North Korea connected to Sony attack as company cancels Dec. 25 release of 'The Interview'

The FBI has connected North Korea to the Sony Pictures cyberattack, a federal law enforcement source told Fox News Wednesday, hours after the company announced it had scrapped the Dec. 25 release of "The Interview" after a number of major movie chains said they would not show the film.

The administration reportedly will call out North Korea on its role on Thursday.

However, the source also told Fox the hacking attack did not necessarily come from inside the borders of North Korea.

Until Wednesday, the Obama administration had been saying it was not immediately clear who might have been responsible for the computer break-in. North Korea has publicly denied it was involved.

In canceling he Christmas day release, Sony released a statement saying, "In light of the decision by the majority of our exhibitors not to show the film The Interview, we have decided not to move forward with the planned December 25 theatrical release. We respect and understand our partners' decision and, of course, completely share their paramount interest in the safety of employees and theater-goers."

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    Later, a Sony spokesman said the company had no further release plans for the film, Variety reported.

    As of Wednesday AMC Entertainment, Regal Cinemas, Cineplex and Cinemark had opted to drop the movie after the hackers issued threats that implied the theaters showing the movie were terror targets. According to TMZ, Bow Tie Cinemas also canceled planned showings of the movie.

    In its statement, Sony also said the company was "the victim of an unprecedented criminal assault against our employees, our customers, and our business. Those who attacked us stole our intellectual property, private emails, and sensitive and proprietary material, and sought to destroy our spirit and our morale."

    It added, "we stand by our filmmakers and their right to free expression and are extremely disappointed by this outcome."

    The U.S. government reportedly gave the thumbs-up to the ending of the film in which North Korean leader Kim Jung-Un's head blows up.

    New hacked emails also reveal that Sony execs showed a rough cut of the film "The Interview" to at least two U.S. government officials who gave it the OK, according to the Daily Beast.

    The site reports that the State Department had an active role in deciding whether or not Kim Jong-un's gruesome death scene at the conclusion of the film would be included, and officials signed off on the controversial scene.

    The Sony hacking saga took a sinister turn on Tuesday when hackers sent a message and threatening to target theaters showing “The Interview” in a 9/11 type attack.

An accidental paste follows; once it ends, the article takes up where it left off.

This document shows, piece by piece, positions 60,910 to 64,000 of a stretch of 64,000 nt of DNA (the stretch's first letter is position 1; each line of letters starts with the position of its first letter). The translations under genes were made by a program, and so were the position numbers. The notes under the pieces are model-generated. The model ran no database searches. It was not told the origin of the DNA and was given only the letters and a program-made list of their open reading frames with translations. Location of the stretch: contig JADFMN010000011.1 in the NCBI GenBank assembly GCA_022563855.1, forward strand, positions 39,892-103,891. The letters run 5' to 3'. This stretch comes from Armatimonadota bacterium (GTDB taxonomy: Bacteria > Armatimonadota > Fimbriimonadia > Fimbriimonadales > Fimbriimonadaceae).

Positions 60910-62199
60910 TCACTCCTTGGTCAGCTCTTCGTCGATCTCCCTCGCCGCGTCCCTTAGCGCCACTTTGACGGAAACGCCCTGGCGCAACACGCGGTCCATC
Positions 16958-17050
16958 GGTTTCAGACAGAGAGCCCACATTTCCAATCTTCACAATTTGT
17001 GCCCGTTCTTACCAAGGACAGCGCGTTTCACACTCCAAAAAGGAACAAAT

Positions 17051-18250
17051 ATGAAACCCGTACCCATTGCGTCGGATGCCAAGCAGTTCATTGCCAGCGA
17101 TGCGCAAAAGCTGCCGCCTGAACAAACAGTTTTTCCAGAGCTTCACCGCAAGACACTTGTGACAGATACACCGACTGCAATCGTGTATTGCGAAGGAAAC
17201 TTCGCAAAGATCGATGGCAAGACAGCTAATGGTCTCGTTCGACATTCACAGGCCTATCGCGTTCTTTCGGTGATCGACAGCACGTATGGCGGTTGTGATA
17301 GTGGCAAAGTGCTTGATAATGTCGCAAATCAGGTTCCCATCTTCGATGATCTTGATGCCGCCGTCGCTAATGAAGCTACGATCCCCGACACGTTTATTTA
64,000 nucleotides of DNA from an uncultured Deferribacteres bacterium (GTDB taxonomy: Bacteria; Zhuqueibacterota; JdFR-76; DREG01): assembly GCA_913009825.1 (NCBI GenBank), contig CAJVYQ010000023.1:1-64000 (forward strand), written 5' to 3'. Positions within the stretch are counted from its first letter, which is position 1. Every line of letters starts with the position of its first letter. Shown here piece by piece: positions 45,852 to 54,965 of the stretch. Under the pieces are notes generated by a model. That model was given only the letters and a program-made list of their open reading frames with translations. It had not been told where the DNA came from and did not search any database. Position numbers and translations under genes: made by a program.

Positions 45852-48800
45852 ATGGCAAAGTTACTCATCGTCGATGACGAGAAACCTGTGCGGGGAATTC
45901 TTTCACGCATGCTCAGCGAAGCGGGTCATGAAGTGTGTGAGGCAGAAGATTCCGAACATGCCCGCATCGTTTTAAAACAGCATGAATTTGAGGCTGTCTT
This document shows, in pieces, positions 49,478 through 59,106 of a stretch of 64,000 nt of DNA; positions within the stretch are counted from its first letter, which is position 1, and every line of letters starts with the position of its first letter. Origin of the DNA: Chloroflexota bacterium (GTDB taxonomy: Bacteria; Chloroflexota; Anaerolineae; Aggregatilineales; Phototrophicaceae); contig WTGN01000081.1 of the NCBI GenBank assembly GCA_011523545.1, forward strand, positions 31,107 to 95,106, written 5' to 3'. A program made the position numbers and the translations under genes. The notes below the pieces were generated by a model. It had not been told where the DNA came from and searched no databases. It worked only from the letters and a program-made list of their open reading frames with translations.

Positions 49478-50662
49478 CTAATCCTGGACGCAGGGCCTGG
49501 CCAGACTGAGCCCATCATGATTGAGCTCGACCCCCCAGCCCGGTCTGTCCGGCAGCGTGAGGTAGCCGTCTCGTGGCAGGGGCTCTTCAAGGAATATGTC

Sony then told theaters they will not be penalized should they choose not to show it.

    A Department of Homeland Security (DHS) official told FOX411 that while they are aware of the online threat and are analyzing the credibility of the statements, as it stands, there is no credible intelligence to indicate an active plot against movie theaters in the United States.

    “DHS will continue to adjust our security posture, as appropriate, to protect the American people. This includes continued, regular information sharing with our state, local, federal and international partners, builds on ongoing work such as enhanced protection at federal facilities,” the official said, adding that the public is encouraged to report any suspicious activity to appropriate law enforcement authorities.

    A representative for the FBI Los Angeles Field Office told FOX411 that the bureau is “aware of the recent threats and continues to work collaboratively with our partners to investigate.”

    Security experts told Fox that in the wake of the Sydney siege and the release of the CIA enhanced interrogation report last week, it is crucial that the threat be taken seriously by authorities.

    “This threatening statement obviously has some foundation and may be linked to current global hostilities towards the west and predominantly the U.S.,” said Lee Oughton, global security and risk management expert. “We are still unaware how deep the hackers were able to penetrate into the Sony systems. Only time will tell how much information they were able to ascertain and what price Sony will pay in the international market.”

    Actors James Franco and Seth Rogen already canceled all media appearances promoting their film.

    Fox News' Lucas Tomlinson and the Associated Press contributed to this report

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